By Lethbridge Herald on September 14, 2019.
LEAVE IT TO BEEBER
The mullet is back! For better or worse, that now-reviled hairstyle of the 1980s is having a renaissance.
Lest you forgot what a mullet is, just watch televised NASCAR races for any crowd shots. You’ll surely see one. Or go to a tractor pull. Mullets — short hair on the sides and top and long-flowing locks down the back. Yes, the mullet, which graced thousands of graduation and prom shots throughout the 1980s until grunge became a thing and dudes just quit combing their hair, is back.
I’m not sure how the mullet evolved but my hypothesis is sometime during the early 1970s kids got tired of their parents telling them to cut their hair and quit looking like hippies. So my theory is somewhere in California where kids are cooler, if we can judge by television, a bunch decided to be rebels like their older brothers during the 1960s, but not so much as to lose the keys to their parents’ station wagons on Friday night.
Rather than tell their folks to “peace out” or whatever and argue long hair is “groovy” and a statement to the “man,” they decided to keep their driving privileges intact and got some of their flowing locks shorn.
Parents, being so mesmerized and confused by their new microwave ovens, just took a quick glance, nodded in approval and tossed their sons the keys to the family Impala for date night so they could bomb main street listening to AM radio on a tinny two-speaker car radio.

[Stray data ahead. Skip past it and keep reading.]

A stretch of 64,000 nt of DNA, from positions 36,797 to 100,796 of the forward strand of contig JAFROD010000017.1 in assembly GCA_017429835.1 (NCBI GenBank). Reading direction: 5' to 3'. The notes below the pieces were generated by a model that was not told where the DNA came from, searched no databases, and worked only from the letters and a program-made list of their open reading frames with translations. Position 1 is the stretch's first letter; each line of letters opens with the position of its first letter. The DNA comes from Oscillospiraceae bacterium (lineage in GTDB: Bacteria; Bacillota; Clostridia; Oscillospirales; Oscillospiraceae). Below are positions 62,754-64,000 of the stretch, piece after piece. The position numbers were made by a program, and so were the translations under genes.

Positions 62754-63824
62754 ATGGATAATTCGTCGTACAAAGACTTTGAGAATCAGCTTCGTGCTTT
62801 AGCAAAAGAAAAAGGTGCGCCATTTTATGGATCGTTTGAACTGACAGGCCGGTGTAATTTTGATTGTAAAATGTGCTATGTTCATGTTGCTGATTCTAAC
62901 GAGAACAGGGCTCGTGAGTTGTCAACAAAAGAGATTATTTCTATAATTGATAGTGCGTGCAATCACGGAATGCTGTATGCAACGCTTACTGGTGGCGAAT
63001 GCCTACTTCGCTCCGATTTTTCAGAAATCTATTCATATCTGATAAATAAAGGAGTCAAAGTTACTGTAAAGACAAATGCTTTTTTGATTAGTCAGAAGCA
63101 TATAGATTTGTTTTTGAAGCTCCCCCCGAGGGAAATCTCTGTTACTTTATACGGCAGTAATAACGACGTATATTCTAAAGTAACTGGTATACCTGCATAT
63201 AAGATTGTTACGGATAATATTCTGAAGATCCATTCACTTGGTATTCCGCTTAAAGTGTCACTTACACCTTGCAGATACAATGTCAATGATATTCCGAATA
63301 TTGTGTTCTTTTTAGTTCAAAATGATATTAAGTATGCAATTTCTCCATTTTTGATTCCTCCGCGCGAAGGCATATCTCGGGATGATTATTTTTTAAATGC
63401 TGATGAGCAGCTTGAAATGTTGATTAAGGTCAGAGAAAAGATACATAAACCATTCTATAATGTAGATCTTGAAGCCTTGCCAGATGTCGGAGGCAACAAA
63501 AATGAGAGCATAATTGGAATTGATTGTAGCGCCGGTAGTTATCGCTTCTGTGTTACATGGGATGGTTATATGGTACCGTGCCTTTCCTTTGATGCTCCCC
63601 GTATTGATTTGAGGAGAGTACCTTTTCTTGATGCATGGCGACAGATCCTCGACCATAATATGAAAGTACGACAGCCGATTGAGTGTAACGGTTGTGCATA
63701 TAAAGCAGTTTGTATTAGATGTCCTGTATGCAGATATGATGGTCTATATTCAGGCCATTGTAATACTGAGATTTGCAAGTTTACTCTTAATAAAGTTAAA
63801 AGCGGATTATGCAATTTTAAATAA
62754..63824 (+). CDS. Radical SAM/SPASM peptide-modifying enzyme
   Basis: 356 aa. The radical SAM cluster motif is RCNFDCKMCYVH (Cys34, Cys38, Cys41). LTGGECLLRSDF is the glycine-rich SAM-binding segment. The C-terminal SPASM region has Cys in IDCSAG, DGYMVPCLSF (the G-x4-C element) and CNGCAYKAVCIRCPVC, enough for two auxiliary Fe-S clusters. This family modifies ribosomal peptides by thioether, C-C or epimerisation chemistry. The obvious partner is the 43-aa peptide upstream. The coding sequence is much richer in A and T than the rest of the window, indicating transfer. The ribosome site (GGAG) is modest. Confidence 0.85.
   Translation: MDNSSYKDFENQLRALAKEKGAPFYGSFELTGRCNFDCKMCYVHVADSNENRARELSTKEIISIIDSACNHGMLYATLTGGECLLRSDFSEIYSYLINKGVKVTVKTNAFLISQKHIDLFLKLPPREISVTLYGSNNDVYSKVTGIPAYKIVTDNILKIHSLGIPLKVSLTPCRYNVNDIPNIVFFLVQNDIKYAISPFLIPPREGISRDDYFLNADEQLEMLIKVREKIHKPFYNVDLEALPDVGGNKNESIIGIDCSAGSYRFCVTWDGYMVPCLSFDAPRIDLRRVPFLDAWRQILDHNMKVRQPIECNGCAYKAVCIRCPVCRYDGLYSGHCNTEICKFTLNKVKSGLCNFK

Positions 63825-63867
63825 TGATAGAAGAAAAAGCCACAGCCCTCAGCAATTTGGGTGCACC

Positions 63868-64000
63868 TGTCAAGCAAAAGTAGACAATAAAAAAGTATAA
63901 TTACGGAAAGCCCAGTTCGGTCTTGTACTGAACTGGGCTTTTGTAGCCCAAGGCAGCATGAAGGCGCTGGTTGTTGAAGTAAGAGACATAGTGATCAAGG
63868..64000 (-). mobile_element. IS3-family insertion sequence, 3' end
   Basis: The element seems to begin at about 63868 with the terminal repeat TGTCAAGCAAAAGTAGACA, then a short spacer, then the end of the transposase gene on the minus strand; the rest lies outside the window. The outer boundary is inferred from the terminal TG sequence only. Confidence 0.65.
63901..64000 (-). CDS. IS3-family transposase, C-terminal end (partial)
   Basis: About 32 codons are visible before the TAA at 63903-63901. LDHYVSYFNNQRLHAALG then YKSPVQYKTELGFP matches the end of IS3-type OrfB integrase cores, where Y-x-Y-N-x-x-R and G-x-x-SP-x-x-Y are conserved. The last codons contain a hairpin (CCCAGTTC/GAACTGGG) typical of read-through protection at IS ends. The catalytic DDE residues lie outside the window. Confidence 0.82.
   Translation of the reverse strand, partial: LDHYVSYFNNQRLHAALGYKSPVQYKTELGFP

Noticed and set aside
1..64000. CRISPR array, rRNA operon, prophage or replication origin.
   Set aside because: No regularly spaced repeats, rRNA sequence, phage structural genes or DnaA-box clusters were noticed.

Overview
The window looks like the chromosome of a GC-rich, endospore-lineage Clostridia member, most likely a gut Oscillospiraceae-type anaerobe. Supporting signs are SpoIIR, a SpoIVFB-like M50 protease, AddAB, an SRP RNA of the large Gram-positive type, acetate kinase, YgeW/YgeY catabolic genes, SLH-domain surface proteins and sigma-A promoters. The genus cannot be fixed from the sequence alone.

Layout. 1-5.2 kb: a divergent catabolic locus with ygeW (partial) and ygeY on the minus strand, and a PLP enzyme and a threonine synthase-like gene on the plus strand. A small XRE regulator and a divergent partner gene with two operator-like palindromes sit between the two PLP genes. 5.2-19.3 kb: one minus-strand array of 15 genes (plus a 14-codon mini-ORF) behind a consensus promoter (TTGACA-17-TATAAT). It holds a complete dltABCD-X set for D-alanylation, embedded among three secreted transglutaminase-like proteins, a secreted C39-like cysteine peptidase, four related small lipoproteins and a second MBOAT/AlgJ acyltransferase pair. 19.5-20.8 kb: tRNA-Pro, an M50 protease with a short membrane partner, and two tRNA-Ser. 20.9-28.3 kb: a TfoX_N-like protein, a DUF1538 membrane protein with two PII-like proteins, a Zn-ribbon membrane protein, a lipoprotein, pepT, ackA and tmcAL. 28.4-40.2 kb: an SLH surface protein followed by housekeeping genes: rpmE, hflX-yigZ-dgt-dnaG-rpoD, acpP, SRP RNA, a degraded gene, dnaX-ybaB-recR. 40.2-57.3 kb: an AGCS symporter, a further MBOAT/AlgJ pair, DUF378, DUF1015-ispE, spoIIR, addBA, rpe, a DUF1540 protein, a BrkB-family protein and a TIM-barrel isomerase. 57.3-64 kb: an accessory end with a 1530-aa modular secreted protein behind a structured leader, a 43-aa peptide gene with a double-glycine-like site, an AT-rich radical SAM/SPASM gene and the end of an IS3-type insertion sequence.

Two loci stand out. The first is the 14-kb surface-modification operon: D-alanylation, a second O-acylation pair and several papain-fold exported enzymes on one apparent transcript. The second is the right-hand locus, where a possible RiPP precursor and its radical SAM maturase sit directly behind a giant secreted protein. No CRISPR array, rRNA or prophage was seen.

As kids took advantage of this, they slowly began growing their hair longer while keeping the sides and top trimmed knowing full well mom and dad wouldn’t take a second glance because the 1970s had more important issues like the gas crisis and the fixation of teens with Farrah Fawcett, David Cassidy and the Bay City Rollers.
So by the time the 1980s rolled around and the disco era had been replaced by bands wearing lipstick and their sisters’ blouses, this new hairstyle had become commonplace.
The mullet was in vogue and guys everywhere wore them proudly.
Today, the mullet is associated with being a redneck, a term that has been unfairly vulgarized and demeaned by society which has misappropriated the term to be an insulting one.
And truthfully the term “redneck,” which in the 1800s referred to dirt-poor farmers whose necks were red from working under the hot sun, could never be applied to the wearers of mullets because their hair protects necks from being exposed to any sunlight or dirt.
The effect of this, should a mullet of a suntanned wearer ever be cut in fall, would present a grotesquely pail neck, contrasting with the deep-bronze skin of anyone who isn’t a mulleted gamer.
I have personal experience with this from tanning for two months on my deck after a neck fusion in the summer of 2002 while wearing a brace. Which made me wear a high-collared shirt when my neck was healed because it had turned the shade of a toilet bowl after being kept in the dark for so long.
Now according to various sources, the mullet — if it ever actually disappeared which is a matter of debate — is having a resurrection. It may in some cases not look like the traditional mullet, though.